Spiritual teachers, all of us for that matter, express power (being able to 'do or to act'), knowledge (understanding leading to wisdom), and love (moral, compassionate and merciful intent). Many masters and religions describe God as Absolute Power, Absolute Wisdom, and Absolute Love. As souls we are endowed with these qualities, and as personalities we inspire to expressed them. Great cultures, like India, have created schools, yogas, to approach these three great faces of the Divine. But it is rare to find incarnated souls that have brought these three great paths into unity and fullness. Daskalos was a unique teacher in that not only did he express a full measure of each attribute, but did so in balance and proportion. Daskalos healed and taught with this threefold force which is why many found his mere presence so comforting, reassuring and uplifting. And the message he offered was that mystical Christianity leads of to full and balanced development.


Perhaps Daskalos' greatest gift to seekers seeking orientation (especially those who had not forsaken, or been forsaken by, the Christian faith) was his full anatomical survey of humanity. Daskalos' teachings on the three bodies (noetical/mental body, the psychic/emotional body, and the material/physical body) and his work on delineating the life of elementals (thought-forms and emotional-forms) gave us the power to probe ourselves, and reshape our understanding and modes of experiencing the worlds. His teachings on etheric vitality and the etheric doubles empowered us to observe and control our health and well-being. Daskalos advised us to take one sure step at a time, and in that way the next step would reveal itself. He stressed that any true and lasting spiritual gain must begin with, and be maintained by, self-orientation.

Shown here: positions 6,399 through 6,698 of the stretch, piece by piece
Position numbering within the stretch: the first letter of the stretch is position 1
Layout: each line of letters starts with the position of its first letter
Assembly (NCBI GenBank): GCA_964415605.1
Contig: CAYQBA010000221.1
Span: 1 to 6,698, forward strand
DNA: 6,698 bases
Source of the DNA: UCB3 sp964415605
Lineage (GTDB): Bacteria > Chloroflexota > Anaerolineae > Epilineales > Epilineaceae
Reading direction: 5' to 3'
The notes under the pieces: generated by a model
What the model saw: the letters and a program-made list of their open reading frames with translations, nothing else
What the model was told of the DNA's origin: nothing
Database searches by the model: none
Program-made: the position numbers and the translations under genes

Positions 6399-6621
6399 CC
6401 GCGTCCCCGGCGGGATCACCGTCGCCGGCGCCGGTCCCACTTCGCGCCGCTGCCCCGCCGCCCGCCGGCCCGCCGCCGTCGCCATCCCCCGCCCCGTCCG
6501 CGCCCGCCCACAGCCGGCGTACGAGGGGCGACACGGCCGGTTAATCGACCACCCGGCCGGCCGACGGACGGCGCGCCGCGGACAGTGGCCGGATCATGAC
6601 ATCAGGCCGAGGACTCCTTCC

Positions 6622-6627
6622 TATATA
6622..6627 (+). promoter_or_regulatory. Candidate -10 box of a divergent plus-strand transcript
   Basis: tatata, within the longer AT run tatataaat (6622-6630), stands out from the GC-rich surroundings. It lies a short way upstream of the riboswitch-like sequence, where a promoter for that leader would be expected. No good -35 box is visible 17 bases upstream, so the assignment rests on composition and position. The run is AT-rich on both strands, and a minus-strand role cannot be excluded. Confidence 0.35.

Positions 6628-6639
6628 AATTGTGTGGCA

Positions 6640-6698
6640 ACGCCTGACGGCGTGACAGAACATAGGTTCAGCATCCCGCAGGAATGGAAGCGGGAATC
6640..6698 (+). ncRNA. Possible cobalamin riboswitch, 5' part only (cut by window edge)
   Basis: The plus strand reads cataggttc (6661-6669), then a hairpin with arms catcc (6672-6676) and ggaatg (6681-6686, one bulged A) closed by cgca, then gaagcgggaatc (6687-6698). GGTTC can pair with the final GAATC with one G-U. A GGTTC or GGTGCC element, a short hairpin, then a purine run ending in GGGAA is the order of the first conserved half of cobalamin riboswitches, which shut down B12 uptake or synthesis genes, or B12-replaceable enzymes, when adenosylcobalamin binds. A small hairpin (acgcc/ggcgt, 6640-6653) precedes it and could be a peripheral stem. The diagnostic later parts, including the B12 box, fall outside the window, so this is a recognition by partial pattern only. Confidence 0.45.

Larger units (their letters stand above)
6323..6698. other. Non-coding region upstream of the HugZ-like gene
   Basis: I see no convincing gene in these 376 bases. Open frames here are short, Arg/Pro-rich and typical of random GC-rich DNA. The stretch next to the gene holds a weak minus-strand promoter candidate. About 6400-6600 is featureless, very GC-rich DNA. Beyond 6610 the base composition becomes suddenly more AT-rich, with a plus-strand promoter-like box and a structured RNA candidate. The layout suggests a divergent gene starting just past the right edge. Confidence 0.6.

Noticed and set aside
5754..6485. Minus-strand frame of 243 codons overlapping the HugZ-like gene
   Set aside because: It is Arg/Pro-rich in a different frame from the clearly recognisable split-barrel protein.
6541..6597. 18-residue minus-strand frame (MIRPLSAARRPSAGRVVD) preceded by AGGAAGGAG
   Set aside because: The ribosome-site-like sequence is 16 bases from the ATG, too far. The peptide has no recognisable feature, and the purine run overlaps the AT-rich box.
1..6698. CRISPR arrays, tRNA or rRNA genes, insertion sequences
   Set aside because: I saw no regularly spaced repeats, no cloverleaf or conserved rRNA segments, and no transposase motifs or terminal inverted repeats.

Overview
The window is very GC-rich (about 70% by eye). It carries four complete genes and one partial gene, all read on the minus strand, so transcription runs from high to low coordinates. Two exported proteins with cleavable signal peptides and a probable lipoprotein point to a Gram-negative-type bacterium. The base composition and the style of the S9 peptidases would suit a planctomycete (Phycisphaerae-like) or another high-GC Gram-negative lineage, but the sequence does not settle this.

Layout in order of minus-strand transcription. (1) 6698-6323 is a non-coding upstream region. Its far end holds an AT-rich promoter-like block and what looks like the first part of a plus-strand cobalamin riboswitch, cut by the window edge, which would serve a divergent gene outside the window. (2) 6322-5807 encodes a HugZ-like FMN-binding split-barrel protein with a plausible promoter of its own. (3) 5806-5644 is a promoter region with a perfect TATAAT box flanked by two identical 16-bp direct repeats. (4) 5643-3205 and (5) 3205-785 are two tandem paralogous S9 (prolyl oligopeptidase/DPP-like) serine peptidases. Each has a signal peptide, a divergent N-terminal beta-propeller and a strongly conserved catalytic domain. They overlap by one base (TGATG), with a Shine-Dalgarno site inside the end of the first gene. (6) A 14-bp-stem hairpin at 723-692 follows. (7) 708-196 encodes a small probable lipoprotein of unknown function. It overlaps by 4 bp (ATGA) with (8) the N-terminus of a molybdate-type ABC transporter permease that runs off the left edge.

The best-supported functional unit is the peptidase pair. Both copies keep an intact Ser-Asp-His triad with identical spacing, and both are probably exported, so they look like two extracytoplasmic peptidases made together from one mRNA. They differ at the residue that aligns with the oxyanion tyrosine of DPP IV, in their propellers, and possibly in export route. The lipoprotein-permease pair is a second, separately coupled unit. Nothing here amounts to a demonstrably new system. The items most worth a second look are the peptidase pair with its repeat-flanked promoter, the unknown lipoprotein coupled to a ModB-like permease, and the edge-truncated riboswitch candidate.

In Daskalos home, over the fireplace, was placed a carving of the three monkeys: one with his eyes covered, another with his ear covered, and a third with his mouth covered. Kitsch? For Daskalos this was symbolic of the self-reliant man, whose integrity and spirituality come directly from an inner alignment with the divine. There is no need for such a man to gain self-worth through criticizing the outside world, and people in the near. A measure of a man spiritual stature is the degree to which he quarrels with the world. Daskalos' integrity, morality and spirituality were no longer dependent on social circumstances, but were fully God-orientated. Even when the Church would slander Daskalos' name, he would smile and say, 'They are good people, and do not mean harm.'


Another Church — the silent church — was established at the time of Jesus. When the apostle John (the one whom Jesus most loved) laid his head on the breast of the God-man at the last supper, and listen to the beating heart of Love expressed (cf. John 13:23). This Church of John - which is also called mystical Christianity, or esoteric Christianity, or Inner Christianity - owns no physical presence in the world, other than in the hearts of human beings. St. John is recognized as the first apostle who followed the path of Christ (of love, wisdom and power) to reach theosis (union with the Godhead). One of the first great Christian mystics Origen (185-232) recognized John's great ascent;

No one can apprehend the meaning of it [John's Gospel] except he have lain on Jesus' breast and received from Jesus Mary to be his mother also. Such an one must he become who is to be another John, and to have shown to him, like John, by Jesus Himself Jesus as He is. For if Mary, as those declare who with sound mind extol her, had no other son but Jesus, and yet Jesus says to His mother, 'Woman, behold thy son,' and not 'Behold you have this son also,' then He virtually said to her, 'Lo, this is Jesus, whom thou dids't bear.' Is it not the case that every one who is perfect lives himself no longer, but Christ lives in him; and if Christ lives in him, then it is said of him to Mary, 'Behold thy son Christ.'

Albrecht Dürer, the great German Painter of the 16th century, beautifully captures the ascent of St. John in his 'Lamentation over the Dead Christ', as depicted below (which hangs here in Munich at the Alte Pinakothek). We see St. John rising above the fallen body of Christ to assume his role as the new archetype, as a bridge to the Christ consciousness, in the Church of Inner Christianity. Dürer places the Heavenly Jerusalem above John, and it is John that will lead us there.

As many readers know, Daskalos' 'guide' is St. John, as they have shared a deep companionship spanning the centuries. Indeed, Daskalos shared memories of times when he would lay his head on the breast of St. John!

* This is the great ladder: Daskalos seeks to bring us to John, John to Christ, and Christ to the Father: The Godhead: And a voice from heaven said, 'This is my Son, the Beloved, with whom I am well pleased' (Matt 3:17)

*Christ: 'You know me, and you know where I am from. I have not come on my own' (John 7:28).